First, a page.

So, what you have here is a mixed lighting situation. The background and star notes are being lit via flash (check out their shadows. Nice and soft and from top to bottom. The main bulb cluster is on the left and yet it has no impact on those shadows) and the bulbs themselves are being lit...by themselves :-).
(There's probably a speedlight with a soft box on it or some other softening light modifier and it's placed north of the shooter, aiming down. When looking at lighting, always look to the shadows to get an idea of where it came from and how soft it was)
In these types of images, the flash is controlled by:
- its power level
The amount of light captured by the bulbs is controlled by:
- shutter speed
As you can see, there's overlap there but also two unique controls: the bulbs are the only thing affected by shutter speed while the flash is the only thing affected by changes to its power level.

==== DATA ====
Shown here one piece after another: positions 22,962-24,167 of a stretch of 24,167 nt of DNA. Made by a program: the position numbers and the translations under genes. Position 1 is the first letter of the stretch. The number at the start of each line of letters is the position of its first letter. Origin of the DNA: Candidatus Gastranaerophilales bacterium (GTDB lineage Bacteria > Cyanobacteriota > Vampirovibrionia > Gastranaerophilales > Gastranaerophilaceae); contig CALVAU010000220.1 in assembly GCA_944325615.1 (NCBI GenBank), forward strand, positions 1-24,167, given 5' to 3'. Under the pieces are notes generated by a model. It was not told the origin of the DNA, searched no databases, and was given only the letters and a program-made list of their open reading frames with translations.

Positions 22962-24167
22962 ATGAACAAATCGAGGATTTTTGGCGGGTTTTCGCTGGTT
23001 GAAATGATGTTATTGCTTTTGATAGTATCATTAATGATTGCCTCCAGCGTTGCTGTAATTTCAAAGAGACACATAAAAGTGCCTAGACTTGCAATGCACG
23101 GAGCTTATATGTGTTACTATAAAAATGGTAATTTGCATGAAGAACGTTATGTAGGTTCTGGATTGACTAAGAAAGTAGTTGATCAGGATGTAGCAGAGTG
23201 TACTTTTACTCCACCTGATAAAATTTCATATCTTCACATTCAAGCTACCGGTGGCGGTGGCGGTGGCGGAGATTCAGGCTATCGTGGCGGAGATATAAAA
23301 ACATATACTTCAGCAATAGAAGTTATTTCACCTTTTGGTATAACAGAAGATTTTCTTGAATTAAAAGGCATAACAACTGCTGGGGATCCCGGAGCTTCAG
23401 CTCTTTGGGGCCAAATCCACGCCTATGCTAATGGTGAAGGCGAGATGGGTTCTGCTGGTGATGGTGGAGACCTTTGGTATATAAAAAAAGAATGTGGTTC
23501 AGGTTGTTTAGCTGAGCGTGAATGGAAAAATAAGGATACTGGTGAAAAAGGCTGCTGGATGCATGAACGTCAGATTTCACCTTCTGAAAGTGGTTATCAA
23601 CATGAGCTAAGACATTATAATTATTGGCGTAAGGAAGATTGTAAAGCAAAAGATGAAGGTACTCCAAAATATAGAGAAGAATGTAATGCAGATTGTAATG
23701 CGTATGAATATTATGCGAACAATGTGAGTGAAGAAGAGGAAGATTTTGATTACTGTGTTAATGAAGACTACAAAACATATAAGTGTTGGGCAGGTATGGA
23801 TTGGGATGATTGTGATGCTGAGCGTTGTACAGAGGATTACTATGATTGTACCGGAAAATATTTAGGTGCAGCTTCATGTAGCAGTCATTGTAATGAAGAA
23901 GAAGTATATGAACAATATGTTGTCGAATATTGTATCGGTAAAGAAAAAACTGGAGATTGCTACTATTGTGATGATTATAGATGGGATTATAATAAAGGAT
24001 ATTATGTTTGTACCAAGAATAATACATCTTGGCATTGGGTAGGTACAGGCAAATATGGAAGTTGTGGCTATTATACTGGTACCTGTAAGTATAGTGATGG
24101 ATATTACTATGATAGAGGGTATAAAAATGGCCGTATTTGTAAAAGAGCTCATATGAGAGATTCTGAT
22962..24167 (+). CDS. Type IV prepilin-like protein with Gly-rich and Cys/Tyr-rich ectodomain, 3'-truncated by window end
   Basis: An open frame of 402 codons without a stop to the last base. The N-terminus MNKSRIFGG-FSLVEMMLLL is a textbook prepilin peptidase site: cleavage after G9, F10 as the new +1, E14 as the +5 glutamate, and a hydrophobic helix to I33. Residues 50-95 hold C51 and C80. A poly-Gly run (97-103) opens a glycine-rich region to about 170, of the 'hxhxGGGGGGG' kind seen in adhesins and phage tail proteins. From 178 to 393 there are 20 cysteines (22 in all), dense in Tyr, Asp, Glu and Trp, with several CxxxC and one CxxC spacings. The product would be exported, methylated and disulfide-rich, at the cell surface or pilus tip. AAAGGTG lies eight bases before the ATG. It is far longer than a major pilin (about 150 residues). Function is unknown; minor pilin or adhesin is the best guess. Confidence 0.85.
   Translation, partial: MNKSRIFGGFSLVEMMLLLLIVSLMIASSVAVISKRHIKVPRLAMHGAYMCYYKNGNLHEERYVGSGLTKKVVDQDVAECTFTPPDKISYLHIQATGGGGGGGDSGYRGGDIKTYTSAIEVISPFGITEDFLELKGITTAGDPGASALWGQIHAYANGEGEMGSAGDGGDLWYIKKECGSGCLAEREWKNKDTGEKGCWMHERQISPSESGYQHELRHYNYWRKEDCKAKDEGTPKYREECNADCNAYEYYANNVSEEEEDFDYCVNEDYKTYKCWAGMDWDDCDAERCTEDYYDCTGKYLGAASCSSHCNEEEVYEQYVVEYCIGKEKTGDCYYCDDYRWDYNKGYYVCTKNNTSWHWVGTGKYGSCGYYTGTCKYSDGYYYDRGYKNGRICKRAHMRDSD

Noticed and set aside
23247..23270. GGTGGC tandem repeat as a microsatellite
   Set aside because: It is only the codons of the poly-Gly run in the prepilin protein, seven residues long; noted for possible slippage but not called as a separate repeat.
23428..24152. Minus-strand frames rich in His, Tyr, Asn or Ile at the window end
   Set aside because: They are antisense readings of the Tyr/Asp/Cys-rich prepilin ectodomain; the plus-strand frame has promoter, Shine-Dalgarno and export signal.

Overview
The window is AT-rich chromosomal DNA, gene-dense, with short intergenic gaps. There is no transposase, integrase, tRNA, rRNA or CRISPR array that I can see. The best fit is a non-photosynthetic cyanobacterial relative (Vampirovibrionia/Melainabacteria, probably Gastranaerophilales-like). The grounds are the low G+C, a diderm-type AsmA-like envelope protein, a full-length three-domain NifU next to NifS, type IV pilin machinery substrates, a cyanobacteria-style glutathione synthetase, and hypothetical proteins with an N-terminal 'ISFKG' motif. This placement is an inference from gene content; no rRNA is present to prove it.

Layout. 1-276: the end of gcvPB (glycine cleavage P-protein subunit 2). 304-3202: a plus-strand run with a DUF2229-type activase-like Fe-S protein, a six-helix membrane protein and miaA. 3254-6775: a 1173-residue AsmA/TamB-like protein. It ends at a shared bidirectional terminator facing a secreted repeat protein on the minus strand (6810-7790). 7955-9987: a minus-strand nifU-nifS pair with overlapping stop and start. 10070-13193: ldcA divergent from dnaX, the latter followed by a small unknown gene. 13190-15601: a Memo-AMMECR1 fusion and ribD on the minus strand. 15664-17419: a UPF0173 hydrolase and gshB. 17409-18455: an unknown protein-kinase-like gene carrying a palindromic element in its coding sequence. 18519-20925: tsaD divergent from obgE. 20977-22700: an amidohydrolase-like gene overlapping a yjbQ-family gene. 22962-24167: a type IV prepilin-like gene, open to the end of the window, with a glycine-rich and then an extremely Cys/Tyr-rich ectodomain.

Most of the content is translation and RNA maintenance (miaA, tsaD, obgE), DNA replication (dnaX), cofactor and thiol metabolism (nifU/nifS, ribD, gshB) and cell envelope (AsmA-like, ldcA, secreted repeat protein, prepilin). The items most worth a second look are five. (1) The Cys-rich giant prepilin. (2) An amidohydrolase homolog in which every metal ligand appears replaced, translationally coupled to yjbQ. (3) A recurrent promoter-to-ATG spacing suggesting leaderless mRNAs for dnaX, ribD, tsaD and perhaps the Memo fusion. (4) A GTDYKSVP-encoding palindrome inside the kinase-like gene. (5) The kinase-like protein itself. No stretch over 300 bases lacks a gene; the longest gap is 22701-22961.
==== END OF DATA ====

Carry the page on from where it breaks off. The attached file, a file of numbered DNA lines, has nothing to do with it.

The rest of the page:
So, in changing the exposure from f/2.8 to f/3.2 — the shooter brought down the amount of light processed from the flash (you can see that the highlights on the notes are less hot in the second example). They brought it down by 2/3 of a stop.
Now, that would also bring down the light captured from the bulbs by 2/3 of a stop. BUT, they also brought the shutter speed from 1/3 to 3s (~just over 3 stops), increasing the the total amount of light captured from the bulbs by ~2.5-3 stops.
So, in the end, the amount of flash captured was brought down while the amount of ambient (the bulbs) was brought up.
See technique 2 in my answer here. It's a similar mixed lighting shot and another idea for you to test mixing flash and bulbs. Mixed lighting is a whole subset of lighting technique, there is a lot to it, but damn if it isn't a lot of fun.